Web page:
Aventurine… this name already takes you on a dreamy adventure. A story runs that this material (also called goldstone) was created by accident in a glass factory in Murano, Italy during the 13th century, while handling some materials. According to the story, copper filings fell into melted glass that was left to cool down, which led to the formation of tiny shining particles. Blue aventurine, which is reminiscent of a sky full of stars, is now obtained through a process of putting copper oxide and black cobalt into molten glass. Gravitating in this magical universe, the Code 11.59 Starwheel by Audemars Piguet and the Planetarium Tri-Axial by Girard-Perregaux.
AUDEMARS PIGUET, Code 11.59 Starwheel and the wandering hours
The wandering hours…
On this Code 11.59 by Audemars Piguet Starwheel, the dark, midnight blue aventurine dial is the background to another attraction much worthy of your attention: the wandering hours. Only reading about it is not enough: the magic is worth seeing.
This rather unknown horological complication uses three rotating discs fixed on a central wheel, gravitating along a minute scale arranged in the form of an arc, to display the hours. It was created in the 17th century after Pope Alexander VII specifically asked for help against his insomnia. Insomnia which worsened with each tick-tock of the clock. He turned to the Campani brothers and asked them for a night clock, which would make no noise but still be visible in the dark. And the wandering hours display clock was born. It would only get better and more modern with the passing of centuries to finally come back front page in the Audemars Piguet catalogue, with the introduction of the first wandering hours watch of this collection in 1991.
The secrets of the mechanism
This piece, which is the perfect fusion between traditional watchmaking and the innovating techniques of the Maison, is powered by a new-generation Starwheel movement.
Here, telling time is more fun and more original. A rotor placed in the centre completes a full rotation in three hours. On the rotor, three rotating discs, each displaying 4 numbers from 1 to 12, successively point to the minute scale arranged in the form of an arc, while the hour is running.
A design at the service of a beautiful complication
This 41-mm-diameter Code 11.59 by Audemars Piguet Starwheel is the combination of different precious materials. The case band and the crown are in black ceramic, the bezel, the lugs and the caseback are in grey gold, and the dial is in aventurine. This technical beauty, water-resistant up to 30 meters, is delivered with a black rubber strap with a slightly textured surface, which gives a sporty feel to this complication watch.
GIRARD-PERREGAUX, Planetarium Tri-Axial
Want to buy it? We’ve got you: this watch is currently up for sale in Paris, at Dubail’s (link at the end of the article), “an address only shared among specialists who want to find one-of-a-kind watches”, as Frank Sans C likes to say. But what exactly is this watchmaking UFO?
The Planetarium Tri-Axial by Girard-Perregaux, the epitome of fine watchmaking watches, is the result of passionate, hard work by the manufacture’s best artisans. This feat of ingeniosity, research and development required thousands of work hours to achieve such watchmaking perfection. An exercise that seems almost easy to the Maison, for this is not its first time.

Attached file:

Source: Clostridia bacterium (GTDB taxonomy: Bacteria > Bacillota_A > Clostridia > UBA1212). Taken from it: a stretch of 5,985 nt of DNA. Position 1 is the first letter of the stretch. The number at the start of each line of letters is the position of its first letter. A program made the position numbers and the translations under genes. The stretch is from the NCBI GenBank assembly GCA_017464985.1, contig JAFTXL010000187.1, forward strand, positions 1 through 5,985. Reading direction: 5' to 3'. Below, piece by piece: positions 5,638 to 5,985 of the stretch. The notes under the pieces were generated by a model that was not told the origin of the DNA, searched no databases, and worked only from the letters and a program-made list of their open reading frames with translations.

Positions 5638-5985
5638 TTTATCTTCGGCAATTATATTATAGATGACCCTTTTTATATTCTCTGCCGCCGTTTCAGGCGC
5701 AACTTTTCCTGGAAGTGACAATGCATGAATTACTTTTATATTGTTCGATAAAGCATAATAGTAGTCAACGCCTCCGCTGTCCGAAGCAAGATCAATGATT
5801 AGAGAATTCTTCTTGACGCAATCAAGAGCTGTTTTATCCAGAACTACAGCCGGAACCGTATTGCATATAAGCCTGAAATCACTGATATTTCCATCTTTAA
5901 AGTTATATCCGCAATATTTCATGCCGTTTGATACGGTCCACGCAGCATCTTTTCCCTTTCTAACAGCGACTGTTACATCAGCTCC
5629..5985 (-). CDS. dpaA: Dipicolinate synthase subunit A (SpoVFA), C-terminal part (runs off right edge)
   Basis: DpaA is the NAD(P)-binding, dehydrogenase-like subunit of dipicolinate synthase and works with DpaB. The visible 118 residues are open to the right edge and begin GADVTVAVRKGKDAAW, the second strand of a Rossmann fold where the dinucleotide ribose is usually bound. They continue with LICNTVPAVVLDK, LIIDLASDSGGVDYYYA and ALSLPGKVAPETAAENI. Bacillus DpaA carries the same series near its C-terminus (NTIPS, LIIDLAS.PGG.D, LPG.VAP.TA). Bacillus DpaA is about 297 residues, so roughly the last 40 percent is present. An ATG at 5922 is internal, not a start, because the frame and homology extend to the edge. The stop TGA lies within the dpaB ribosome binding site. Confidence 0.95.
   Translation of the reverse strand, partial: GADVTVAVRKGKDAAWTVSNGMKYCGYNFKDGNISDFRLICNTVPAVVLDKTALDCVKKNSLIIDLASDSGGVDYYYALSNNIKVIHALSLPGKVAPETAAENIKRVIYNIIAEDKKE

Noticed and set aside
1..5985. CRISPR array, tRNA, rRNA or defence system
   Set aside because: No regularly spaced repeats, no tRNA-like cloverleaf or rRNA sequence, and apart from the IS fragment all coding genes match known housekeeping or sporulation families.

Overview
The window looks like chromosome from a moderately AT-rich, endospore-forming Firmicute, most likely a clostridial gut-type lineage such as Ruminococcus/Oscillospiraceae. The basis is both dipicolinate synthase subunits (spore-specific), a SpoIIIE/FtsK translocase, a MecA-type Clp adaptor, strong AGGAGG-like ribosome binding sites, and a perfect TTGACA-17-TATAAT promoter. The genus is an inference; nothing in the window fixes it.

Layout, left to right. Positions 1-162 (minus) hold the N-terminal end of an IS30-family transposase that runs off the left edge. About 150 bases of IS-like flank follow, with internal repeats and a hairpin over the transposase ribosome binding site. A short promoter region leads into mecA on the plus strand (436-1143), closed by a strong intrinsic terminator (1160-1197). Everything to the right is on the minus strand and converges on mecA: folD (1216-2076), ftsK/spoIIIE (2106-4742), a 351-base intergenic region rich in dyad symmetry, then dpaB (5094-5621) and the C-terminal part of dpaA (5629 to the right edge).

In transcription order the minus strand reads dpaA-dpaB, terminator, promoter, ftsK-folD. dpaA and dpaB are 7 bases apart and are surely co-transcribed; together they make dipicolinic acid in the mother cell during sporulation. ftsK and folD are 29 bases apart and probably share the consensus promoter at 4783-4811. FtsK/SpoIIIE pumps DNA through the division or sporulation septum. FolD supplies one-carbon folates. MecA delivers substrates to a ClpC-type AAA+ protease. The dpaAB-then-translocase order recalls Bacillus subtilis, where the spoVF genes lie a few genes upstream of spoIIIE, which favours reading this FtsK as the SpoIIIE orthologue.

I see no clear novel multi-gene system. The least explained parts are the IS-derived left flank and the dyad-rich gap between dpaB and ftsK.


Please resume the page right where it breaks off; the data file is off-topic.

A little history, of the tourbillon…
The tourbillon, which was invented by Abraham-Louis Breguet, was created to get rid of the negative effects of gravity on pocket watches, which are always in a vertical position. With this configuration, the regulator always underwent the force of attraction in the same direction. The genious watchmaker created a cage which would ensure a permanent rotation: that way, the watch would be in multiple positions.
A three-way view, of the tourbillon…
Today, this complication has become more of a representation and a decoration than a true function, with the existence of wristwatches. For the rose gold, 48-mm Planetarium Tri-Axial, Girard-Perregaux chose a tourbillon evolving in three dimensions and at three different speeds: one minute, thirty seconds and two minutes. This permanent rotation can be seen at the front of the dial, but also at the back through the sapphire crystal caseback and from the side, which is revolutionary. The brilliant teams at the manufacture thought of creating a window on the case band to give a glimpse this gorgeous visual attraction. Given that the mechanism is made of 144 components but weighs only 1.24 grams… that is definitely on a dream scale.
And other complications…
This watch is no small-scale spectacle, with its miniature, hand-painted Earth globe in titanium. This true indicator of daytime and nighttime represents a 17th–18th century map which completes a whole rotation in 24 hours. A very discreet “12” lets you know where it is daytime (on the dial) and where it is nighttime (on the caseback) on the globe. To perfect the scene, the astronomical moon phase is inspired by the drawings of the Moon of the 17th century. Why astronomical? Because it only requires calibration and a one-day adjustment every 122 years. All these complications deliver perfect harmony of the three celestial bodies which evolve on a dial in aventurine, reminiscent of a starry night sky. A true watchmaking masterpiece, at a well-justified price for all these watchmaking feats.
Rose gold case, 48 mm
Thickness: 18.82 mm / 21.62 mm including the top of the spheres
Sapphire crystal caseback
Dial in blue aventurine
30-m water resistance
Mechanical movement with manual winding
Frequency of 21,600 V/h (3 Hz)
Number of parts: 386
64-hour power reserve
Functions: tri-axial tourbillon, hours and minutes, day and night, moon phases
Alligator leather bracelet
Triple-folding buckle in rose gold